It was a day of photographing forever burnt into my memory and an eerie night spent alone in a hotel full of eager spirits. After a friend told me of the hotel, I spent 9 months fantasizing about a ghostly tale to take place inside. When the day of the shoot came together, I spent 12 hours photographing a lovely muse, Sarah Abney. It was one of the most thrilling days I had as a photographer; some creative demon that tormented my mind for months was finally exorcised. I then spent two years editing the frames into a 96 page photographic narrative, available on my print shop. I learned a lot about constructing a photographic narrative. I had only been photographing less than a year at this point, so it was ambitious. As my subject matter changes, I greatly look forward to putting together my next book.
Tell us about a body of work, projects,clients that you’re particularly proud of fond of.
In June I photographed a series for a new magazine, Vandals, which is due to come out in November. The magazine paired me with an incredible designer Zana Bayne and let me have free reign with the creative part of the shoot. After the shoot I spent a month in the darkroom with different printing techniques to add a level of surrealism to the images. You can follow Vandals on Facebook to keep at eye out for the release of the magazine.
Any cool projects you’re currently working on or exhibits? Any links to promote these? Where can fans admire more of your work?
I’ll be working on printing a lot of new work this fall and hopefully can show my work sometime in the next year. I have around 40 final prints from my first solo show last May and am hoping to continue showing the work… I’d like to have a book of my 35mm photographs out too. It seems the series from 2011-2012 is complete, I haven’t picked up my 35mm camera in months. My website has links to tumblr, instagram, flickr, facebook and my print shop to follow updates/new work. www.in-rooms.com
What’s the best thing anyone has ever said about your work?
My work gave birth to the dark erotic love child of Kubrick, Lynch & Hitchcock.
Do you have a dream project? Could you tell us about it?
To direct a film, for years I have been brainstorming a title and plot, very much like the year I spent wrapped around the idea of ‘in rooms’ before I had a camera. Visuals continue to plague my imagination. I’m hoping in the next couple years I can also make a transition into video and meet others to collaborate with.
What advice would you give to aspiring photographers?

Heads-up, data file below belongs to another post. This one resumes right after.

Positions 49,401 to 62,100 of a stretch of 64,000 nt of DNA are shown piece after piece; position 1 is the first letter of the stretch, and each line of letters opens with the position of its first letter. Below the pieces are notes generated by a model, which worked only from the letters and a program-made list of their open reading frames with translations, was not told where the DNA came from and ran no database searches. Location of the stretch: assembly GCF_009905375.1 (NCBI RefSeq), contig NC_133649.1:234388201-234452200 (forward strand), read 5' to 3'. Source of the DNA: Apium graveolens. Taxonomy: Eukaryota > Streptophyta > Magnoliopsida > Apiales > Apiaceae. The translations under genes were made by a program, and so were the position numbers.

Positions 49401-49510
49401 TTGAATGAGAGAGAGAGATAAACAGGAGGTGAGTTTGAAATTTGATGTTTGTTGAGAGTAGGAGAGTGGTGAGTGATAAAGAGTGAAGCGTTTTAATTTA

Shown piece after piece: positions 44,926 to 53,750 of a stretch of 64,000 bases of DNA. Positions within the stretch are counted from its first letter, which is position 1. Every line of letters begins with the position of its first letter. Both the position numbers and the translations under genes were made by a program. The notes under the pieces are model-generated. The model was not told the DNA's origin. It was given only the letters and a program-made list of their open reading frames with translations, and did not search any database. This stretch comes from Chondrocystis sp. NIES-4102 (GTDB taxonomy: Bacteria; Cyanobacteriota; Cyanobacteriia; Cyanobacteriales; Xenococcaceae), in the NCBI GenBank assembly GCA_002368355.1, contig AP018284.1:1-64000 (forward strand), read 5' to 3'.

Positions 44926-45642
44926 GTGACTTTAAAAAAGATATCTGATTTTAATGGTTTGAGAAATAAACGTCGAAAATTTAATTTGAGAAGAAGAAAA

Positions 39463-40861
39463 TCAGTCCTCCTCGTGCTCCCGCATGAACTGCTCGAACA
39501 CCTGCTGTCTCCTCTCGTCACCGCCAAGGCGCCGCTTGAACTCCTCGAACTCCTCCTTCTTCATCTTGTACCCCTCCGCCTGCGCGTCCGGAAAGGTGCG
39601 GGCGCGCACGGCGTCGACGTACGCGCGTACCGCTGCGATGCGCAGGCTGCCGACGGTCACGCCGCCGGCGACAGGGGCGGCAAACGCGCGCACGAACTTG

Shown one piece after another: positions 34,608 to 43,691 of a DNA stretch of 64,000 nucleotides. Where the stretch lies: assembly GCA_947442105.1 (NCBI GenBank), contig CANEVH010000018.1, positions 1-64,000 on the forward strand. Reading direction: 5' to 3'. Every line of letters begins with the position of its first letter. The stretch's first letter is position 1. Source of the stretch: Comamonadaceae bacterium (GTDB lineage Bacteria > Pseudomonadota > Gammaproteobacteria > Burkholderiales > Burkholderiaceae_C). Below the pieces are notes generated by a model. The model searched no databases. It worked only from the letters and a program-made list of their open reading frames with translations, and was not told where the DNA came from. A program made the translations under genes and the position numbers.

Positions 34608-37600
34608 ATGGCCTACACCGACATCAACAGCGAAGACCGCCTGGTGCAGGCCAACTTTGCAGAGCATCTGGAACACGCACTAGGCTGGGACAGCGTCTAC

Be patient, open, and ambitious; photograph everything that titillates your mind. Do not think too much while you photograph, but reflect afterward. Be aware of others’ work but do not compare to your own, follow your own voice. Don’t be afraid to show everything you wouldn’t want anyone else to see. I said it already, but be patient, if something isn’t working, get excited to seek change or if you are uncertain about a series or images sit on it before you publish it. There is a lot of pressure to constantly post work in this social media crazed society we’re living in. Photography, and your eye, like yourself, is always evolving (I hope!) and let your work do so as well.
Aside from photography, are there other creative endeavors that you’d like to pursue or are currently pursuing?
Photography and printing in the darkroom take up most of my creative time, although I love getting involved with most projects involving a camera. I assist for an agency in Manhattan and also work on photo production for another. At one time I wanted to get into acting. I starred in an indie film, “Better Than Dead,” which is available on Amazon, although I never figured out what my next step was afterward with acting, nor if I was any good, it seemed and still seems so complicated to get into. Reality bores me; I enjoy any opportunity to transcend to another world.
Who are your greatest influences?
When I first got into photography I greatly admired Francesca Woodman, I fell in love with the painful curiosity in her black and white world. At times I feel very inspired by Diane Arbus, Vivian Maier, Helmut Newton, Andre Kertesz, Ralph Eugene Meatyard, Roger Ballen and painter Francis Bacon – to name a few. The filmmakers Kubrick, Lynch, & Hitchcock are always lurking somewhere in the back of my mind.
Any last words?
Every person you meet is a character running around without a plot.